Since the three main characters of the documentary film live in the greater Toronto region, filming will not take place solely in Peterborough. However, Cullingham says the film will be completed here and that all of the post-production will take place locally.
The Cost of Freedom is a timely film, given a recent request by a coalition of press freedom and human rights groups calling on the Canadian government to welcome at least 100 at-risk journalists as refugees annually.
“I think that we Canadians often share a presumption that the world is like Canada,” Cullingham comments. “Canada is an uncommonly safe and secure place to be. Storytellers here, despite all of the challenges, experience nothing like the risk of going to prison and being killed because you’re a journalist.”
According to Cullingham, the three journalists profiled in the film — Luis Nájera, Arzu Yildiz, and Abdulrahman Matar — all either are or want to be Canadian, so by sharing their stories, he is sharing Canadian stories.
Although each would be delighted to get a full-time paying job in journalism, Cullingham explains, this has yet to happen in Canada due to language barriers. Nevertheless, all of them are finding ways to keep their storytelling alive, including through their involvement in this film.
“Getting to know Luis, Arzu, and Abdulrahman has been a real eye-opener and a blessing for me,” Cullingham notes. “They’ve been incredibly generous, patient, and committed.”
Cullingham also says he is grateful to the multiple individuals who have provided much-needed support for the film, as well as organizations including the Symons Trust for Canadian Studies, Peter Gzowski College, New Canadians Centre Peterborough, and Kawartha World Issues Centre.
The film’s development is also being supported through funding from the Canada Council for The Arts.
“We are very grateful to Canada Council for its development support,” Cullingham says. “We are hopeful of further support from broadcasters and cultural agencies going forward.”
The film requires continued financial support and is open to donations from individuals. Any amount would be welcomed.
If you’d like to support the film, contact Tamarack Productions at 416-312-1841 or email@example.com.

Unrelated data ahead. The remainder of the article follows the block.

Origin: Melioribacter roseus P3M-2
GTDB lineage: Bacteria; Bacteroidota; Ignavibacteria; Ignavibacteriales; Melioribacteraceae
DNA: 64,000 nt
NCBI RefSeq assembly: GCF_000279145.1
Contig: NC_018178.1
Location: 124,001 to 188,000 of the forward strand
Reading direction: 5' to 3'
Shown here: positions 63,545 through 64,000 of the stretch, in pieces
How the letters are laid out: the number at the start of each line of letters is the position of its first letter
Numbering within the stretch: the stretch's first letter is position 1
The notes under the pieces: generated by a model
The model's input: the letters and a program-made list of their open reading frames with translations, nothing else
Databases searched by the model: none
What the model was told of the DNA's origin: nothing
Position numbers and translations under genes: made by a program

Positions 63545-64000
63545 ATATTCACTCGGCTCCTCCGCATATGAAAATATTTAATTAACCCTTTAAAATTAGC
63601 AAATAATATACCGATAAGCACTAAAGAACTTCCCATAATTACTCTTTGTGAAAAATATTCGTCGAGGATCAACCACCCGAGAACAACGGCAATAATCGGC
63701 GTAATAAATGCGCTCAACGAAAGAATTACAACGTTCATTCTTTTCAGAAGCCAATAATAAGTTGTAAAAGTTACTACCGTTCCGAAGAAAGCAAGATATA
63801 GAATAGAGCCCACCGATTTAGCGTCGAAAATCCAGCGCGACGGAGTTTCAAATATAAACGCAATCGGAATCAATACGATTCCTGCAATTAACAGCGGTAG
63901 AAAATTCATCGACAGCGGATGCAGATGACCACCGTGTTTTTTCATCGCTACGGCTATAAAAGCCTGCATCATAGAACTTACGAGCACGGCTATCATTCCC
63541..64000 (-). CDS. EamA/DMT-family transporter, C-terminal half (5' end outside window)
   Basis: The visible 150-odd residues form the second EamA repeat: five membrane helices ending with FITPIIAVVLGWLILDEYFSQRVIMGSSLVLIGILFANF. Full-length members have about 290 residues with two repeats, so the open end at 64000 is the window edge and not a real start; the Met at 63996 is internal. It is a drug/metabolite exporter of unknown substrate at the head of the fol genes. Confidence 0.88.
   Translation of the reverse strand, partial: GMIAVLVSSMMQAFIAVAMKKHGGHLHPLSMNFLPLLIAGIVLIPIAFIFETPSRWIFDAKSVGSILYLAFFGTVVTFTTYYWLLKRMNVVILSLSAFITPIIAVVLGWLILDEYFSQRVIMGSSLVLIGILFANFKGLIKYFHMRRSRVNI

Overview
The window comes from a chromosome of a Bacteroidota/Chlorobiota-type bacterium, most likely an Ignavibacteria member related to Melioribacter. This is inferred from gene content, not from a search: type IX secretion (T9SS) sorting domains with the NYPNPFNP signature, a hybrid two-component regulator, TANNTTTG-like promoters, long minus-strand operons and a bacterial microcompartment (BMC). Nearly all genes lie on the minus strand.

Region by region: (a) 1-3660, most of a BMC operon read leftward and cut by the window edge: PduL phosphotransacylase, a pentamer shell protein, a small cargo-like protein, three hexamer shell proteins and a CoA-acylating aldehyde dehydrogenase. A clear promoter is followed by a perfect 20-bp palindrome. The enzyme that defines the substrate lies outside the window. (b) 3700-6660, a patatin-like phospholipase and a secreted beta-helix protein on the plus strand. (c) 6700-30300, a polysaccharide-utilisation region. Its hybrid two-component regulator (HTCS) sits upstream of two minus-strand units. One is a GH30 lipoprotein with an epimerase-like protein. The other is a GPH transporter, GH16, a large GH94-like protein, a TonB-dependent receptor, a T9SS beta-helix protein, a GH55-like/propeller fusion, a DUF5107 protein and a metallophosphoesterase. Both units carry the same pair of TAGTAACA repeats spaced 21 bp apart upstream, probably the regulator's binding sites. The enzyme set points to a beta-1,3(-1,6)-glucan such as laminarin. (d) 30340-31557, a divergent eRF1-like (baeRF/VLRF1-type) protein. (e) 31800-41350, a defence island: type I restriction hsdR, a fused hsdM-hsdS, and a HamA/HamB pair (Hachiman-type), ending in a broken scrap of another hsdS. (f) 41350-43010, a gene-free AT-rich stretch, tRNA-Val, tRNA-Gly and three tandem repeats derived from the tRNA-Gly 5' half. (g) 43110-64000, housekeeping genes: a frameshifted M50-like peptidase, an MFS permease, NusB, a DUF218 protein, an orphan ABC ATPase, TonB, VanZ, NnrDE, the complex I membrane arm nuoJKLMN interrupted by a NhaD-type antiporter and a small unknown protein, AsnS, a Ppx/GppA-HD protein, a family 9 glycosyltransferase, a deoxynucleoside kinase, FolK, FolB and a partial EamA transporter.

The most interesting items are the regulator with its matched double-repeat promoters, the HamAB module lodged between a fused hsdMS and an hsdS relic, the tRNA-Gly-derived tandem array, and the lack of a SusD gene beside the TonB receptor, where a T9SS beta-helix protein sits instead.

As co-producer of the film, Rob Viscardis tells kawarthaNOW that he hopes the Peterborough community will show support for the project, especially since “this is a production happening completely locally at this point between James and our company Paradigm Pictures, so folks would be supporting a local team to tell a global story.”
“The issue at the heart [of the film] affects us all,” Viscardis explains. “They [the refugee journalists] put everything on the line to uncover what they did. The least we can do is help play a part in uncovering their own stories.”
“The issues at the root of this film have massive implications globally so that’s always an attractor for me with a project, but as a filmmaker I am also excited to collaborate with an experienced journalist and filmmaker like James as I continue to develop my career as a filmmaker.”
Cullingham says he realizes not everyone will be able to donate to the film.
“There are other ways of supporting the effort,” he points out. “Stay in touch with the way the community is going to release the film. Maybe people can help in kind rather than in cash when the time comes.”
“It’s very gratifying personally as a filmmaker who has only lived back in Peterborough for less than two years to have this kind of community response to the film,” Cullingham says. “I appreciate it greatly, and it’s certainly a motivator.”
For more information about Tamarack Productions, visit www.tamarackproductions.com.